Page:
A beautiful and moving funeral poem by American poet John Greenleaf Whittier. A touching tribute to happy memories.


A beautiful and happy girl,

With step as light as summer air,

Eyes glad with smiles, and brow of pearl,

Shadowed by many a careless curl

Of unconfined and flowing hair;

A seeming child in everything,

Save thoughtful brow and ripening charms,

As Nature wears the smile of Spring

When sinking into Summer's arms.


A mind rejoicing in the light

Which melted through its graceful bower,

Leaf after leaf, dew-moist and bright,

And stainless in its holy white,

Unfolding like a morning flower

A heart, which, like a fine-toned lute,

With every breath of feeling woke,

And, even when the tongue was mute,

From eye and lip in music spoke.


How thrills once more the lengthening chain

Of memory, at the thought of thee!

Old hopes which long in dust have lain

Old dreams, come thronging back again,

And boyhood lives again in me;

I feel its glow upon my cheek,

Its fulness of the heart is mine,

As when I leaned to hear thee speak,

Or raised my doubtful eye to thine.


I hear again thy low replies,

I feel thy arm within my own,

And timidly again uprise

The fringed lids of hazel eyes,

With soft brown tresses overblown.

Ah! memories of sweet summer eves,

Of moonlit wave and willowy way,

Of stars and flowers, and dewy leaves,

And smiles and tones more dear than they!


Ere this, thy quiet eye hath smiled

My picture of thy youth to see,

When, half a woman, half a child,

Thy very artlessness beguiled,

And folly's self seemed wise in thee;

I too can smile, when o'er that hour

The lights of memory backward stream,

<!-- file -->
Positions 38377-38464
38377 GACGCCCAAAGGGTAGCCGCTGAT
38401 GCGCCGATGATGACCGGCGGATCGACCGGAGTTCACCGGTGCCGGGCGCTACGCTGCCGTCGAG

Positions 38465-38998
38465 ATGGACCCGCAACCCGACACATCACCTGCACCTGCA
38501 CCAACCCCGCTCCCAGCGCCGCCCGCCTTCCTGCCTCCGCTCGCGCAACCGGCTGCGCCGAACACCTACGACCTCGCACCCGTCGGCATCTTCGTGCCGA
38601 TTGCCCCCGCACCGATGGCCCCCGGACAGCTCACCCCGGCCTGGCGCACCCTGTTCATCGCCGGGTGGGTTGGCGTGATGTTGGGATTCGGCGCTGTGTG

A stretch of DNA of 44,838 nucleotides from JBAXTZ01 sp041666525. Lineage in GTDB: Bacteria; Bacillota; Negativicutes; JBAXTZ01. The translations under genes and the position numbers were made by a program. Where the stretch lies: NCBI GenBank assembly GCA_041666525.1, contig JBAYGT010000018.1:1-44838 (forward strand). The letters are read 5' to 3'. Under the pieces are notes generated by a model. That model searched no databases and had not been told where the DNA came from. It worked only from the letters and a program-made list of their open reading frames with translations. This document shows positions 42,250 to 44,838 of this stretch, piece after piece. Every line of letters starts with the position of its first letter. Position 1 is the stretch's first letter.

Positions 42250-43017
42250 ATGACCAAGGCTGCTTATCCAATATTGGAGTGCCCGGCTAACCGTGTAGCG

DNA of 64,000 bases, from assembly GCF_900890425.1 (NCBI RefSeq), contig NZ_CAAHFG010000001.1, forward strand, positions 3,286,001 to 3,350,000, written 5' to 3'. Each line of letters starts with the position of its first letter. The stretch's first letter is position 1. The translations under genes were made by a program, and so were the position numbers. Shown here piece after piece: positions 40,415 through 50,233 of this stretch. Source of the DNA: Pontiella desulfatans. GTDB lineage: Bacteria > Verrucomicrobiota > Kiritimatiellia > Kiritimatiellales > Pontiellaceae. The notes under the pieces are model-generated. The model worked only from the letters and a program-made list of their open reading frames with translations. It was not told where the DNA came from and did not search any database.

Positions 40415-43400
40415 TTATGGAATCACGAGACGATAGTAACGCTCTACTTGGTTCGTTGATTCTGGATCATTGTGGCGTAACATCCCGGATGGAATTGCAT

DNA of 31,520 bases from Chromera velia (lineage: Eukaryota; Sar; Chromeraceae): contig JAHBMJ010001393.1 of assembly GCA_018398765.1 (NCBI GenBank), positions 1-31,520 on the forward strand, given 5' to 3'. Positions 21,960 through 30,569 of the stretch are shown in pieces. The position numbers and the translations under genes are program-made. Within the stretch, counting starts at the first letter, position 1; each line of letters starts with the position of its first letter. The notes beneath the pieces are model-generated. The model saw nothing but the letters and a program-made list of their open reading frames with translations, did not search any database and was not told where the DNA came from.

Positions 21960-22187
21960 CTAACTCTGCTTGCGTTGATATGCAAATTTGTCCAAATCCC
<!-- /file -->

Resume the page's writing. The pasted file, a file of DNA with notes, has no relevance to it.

Yet feel the while that manhood's power

Is vainer than my boyhood's dream.


Years have passed on, and left their trace,

Of graver care and deeper thought;

And unto me the calm, cold face

Of manhood, and to thee the grace

Of woman's pensive beauty brought.

More wide, perchance, for blame than praise,

The school-boy's humble name has flown;

Thine, in the green and quiet ways

Of unobtrusive goodness known.


And wider yet in thought and deed

Diverge our pathways, one in youth;

Thine the Genevan's sternest creed,

While answers to my spirit's need

The Derby dalesman's simple truth.

For thee, the priestly rite and prayer,

And holy day, and solemn psalm;

For me, the silent reverence where

My brethren gather, slow and calm.


Yet hath thy spirit left on me

An impress Time has worn not out,

And something of myself in thee,

A shadow from the past, I see,

Lingering, even yet, thy way about;

Not wholly can the heart unlearn

That lesson of its better hours,

Not yet has Time's dull footstep worn

To common dust that path of flowers.


Thus, while at times before our eyes

The shadows melt, and fall apart,

And, smiling through them, round us lies

The warm light of our morning skies,

The Indian Summer of the heart!

In secret sympathies of mind,

In founts of feeling which retain

Their pure, fresh flow, we yet may find

Our early dreams not wholly vai


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